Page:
Tobacco researchers have known for decades that mentholated cigarettes do outsized harm to Black Americans. And now, a recent study from University of Michigan public health researchers David Mendez and Thuy Le bolsters that understanding.
According to the study, there were 157,000 smoking-related premature deaths among Black Americans, and 1.5 million years of life lost, due to menthol smoking between 1980 and 2018. That’s 12 percent of the U.S. population shouldering 41 percent and 50 percent, respectively, of the total damage caused by menthols during that time frame. Additionally, 1.5 million Black non-smokers who experimented with menthols during their teen years ended up becoming smokers, the study found. The researchers believe this is the first scientific study to quantify the specific level of damage that menthols, the preferred cigarette flavoring among Black smokers, have caused throughout Black communities.
Menthol flavoring itself isn’t deadly, but a more pleasant smoking experience certainly can be. Menthol’s presence doesn’t alter the nicotine levels of a cigarette, but it makes smoking easier to start and, thus, harder to quit. The flavoring also allows for more nicotine to be absorbed, the smoke to be inhaled deeper and with more ease. (Earlier this year, I described smoking non-mentholated cigarettes as “inhaling smog.”)
The danger of menthols has long been concentrated in Black communities, where the consequences of malicious marketing by the tobacco companies collides with pre-existing health inequities. More than 85 percent of Black smokers smoke menthols, as opposed to 30 percent of white Americans. Black smokers remain more likely to die from tobacco-related causes even though they smoke fewer cigarettes per day than white Americans and attempt to quit more frequently. The backdrop here is limited smoking cessation programs in Black communities, medical racism, inadequate healthcare access, and an onslaught of predatory tobacco advertisements, such as associating smoking menthols with being cool.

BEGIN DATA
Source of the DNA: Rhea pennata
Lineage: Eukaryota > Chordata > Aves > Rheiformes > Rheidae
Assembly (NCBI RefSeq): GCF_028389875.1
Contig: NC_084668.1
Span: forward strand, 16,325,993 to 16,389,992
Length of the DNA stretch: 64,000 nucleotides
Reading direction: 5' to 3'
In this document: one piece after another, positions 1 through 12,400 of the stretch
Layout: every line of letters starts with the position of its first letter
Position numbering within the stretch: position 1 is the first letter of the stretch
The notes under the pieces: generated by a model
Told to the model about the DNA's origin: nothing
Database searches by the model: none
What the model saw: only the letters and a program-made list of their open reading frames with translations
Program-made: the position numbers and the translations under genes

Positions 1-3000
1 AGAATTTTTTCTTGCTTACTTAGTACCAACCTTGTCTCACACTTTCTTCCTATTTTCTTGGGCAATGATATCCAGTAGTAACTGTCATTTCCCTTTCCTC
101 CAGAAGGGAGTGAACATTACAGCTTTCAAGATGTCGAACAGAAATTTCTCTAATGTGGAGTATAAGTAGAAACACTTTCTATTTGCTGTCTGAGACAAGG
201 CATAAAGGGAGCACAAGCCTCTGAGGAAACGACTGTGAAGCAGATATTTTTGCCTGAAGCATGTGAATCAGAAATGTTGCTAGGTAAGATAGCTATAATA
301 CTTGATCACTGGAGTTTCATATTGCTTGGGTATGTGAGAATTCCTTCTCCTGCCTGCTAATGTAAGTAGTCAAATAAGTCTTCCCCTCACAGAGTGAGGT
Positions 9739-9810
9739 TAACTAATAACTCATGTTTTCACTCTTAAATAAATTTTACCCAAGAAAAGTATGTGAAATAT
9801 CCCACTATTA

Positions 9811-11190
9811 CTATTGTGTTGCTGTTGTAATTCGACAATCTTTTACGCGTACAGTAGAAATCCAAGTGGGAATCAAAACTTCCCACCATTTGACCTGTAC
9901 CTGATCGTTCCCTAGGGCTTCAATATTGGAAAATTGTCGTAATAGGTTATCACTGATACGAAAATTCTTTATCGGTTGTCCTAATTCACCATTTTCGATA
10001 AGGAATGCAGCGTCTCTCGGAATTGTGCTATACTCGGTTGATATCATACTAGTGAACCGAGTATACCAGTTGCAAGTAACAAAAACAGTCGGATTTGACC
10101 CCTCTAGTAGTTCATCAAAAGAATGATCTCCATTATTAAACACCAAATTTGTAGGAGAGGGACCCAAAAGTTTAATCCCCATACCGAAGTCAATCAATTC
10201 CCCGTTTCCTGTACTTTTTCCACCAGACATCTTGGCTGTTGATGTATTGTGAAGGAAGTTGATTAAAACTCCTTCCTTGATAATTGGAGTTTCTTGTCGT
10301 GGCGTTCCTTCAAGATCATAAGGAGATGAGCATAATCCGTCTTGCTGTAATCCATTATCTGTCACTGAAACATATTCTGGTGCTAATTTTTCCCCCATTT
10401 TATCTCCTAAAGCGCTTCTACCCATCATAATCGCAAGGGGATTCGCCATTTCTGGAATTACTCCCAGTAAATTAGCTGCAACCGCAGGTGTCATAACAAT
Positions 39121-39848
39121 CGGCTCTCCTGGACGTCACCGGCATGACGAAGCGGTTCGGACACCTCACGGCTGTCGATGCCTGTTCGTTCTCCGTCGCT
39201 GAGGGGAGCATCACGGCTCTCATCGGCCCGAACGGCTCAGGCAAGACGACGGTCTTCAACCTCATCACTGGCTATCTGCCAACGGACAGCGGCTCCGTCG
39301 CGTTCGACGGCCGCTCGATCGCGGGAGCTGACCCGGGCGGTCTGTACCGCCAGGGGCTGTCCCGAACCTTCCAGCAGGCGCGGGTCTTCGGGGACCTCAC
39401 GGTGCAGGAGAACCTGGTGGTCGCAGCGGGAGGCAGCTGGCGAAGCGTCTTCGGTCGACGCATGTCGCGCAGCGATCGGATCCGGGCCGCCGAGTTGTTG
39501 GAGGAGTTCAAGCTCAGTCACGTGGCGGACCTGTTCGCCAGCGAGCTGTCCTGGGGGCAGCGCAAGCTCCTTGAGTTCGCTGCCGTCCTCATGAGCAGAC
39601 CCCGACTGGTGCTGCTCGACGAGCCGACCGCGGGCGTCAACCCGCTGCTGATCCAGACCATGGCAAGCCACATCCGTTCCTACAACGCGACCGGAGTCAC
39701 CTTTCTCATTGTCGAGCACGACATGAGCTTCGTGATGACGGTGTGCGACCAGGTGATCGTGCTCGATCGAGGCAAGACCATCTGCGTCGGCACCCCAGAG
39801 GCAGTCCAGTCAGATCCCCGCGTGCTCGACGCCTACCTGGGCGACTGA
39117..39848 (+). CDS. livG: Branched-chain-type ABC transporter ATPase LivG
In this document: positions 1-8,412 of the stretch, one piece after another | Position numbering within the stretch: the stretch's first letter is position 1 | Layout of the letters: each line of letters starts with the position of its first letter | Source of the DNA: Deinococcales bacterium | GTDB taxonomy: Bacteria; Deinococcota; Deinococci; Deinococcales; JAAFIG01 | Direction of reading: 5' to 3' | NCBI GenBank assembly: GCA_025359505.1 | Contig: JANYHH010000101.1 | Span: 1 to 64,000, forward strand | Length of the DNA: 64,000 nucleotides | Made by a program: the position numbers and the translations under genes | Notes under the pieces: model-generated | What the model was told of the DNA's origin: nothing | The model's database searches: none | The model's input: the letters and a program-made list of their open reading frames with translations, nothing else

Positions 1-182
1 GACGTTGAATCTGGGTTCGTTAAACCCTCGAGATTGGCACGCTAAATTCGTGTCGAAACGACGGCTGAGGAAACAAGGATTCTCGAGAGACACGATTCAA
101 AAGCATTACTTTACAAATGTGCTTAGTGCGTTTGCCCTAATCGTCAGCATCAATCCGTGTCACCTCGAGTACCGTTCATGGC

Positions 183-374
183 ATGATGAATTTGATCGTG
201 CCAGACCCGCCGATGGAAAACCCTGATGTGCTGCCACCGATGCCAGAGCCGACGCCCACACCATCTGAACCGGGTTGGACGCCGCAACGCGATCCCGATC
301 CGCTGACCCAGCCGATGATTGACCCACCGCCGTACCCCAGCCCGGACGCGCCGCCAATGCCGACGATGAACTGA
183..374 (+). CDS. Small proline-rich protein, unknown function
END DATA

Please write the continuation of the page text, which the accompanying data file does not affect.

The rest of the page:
This new study could help bolster a long effort to get the Food and Drug Administration to ban menthol flavoring in cigarettes. The agency announced on October 4 that they are still in the process of issuing proposed product standards that would effectively ban menthol flavoring in cigarettes. This is the latest development in a decade-long saga of the FDA attempting to ban menthols and the tobacco companies suing the agency to stop that from happening. “What we’re trying to do is give ammunition to the FDA so they can make the most reasonable decision. The FDA can only act if they have scientific evidence,” said Mendez, one of the author’s of the study.
“Enough is enough. Now we have the smoking gun,” said Phillip Gardiner, a public health researcher who has investigated smoking for decades. “There’s no reason that the FDA should be stalling around any longer.”
University of California San Francisco researcher Valerie Yerger was even more blunt about the data. “This analysis demonstrates the contribution of menthol cigarettes toward the annihilation of a people already under siege by a racist society and its myriad of inequities, governmental policies and political domination,” she wrote in an editorial last month. “Institutionalised racism, its long historical impact, and the associated, yet unresolved, intergenerational trauma experienced by black people in America have made them vulnerable to the clever marketing and predatory dumping of mentholated tobacco products in their communities.”
Friday Oct. 15: This post has been updated for clarity.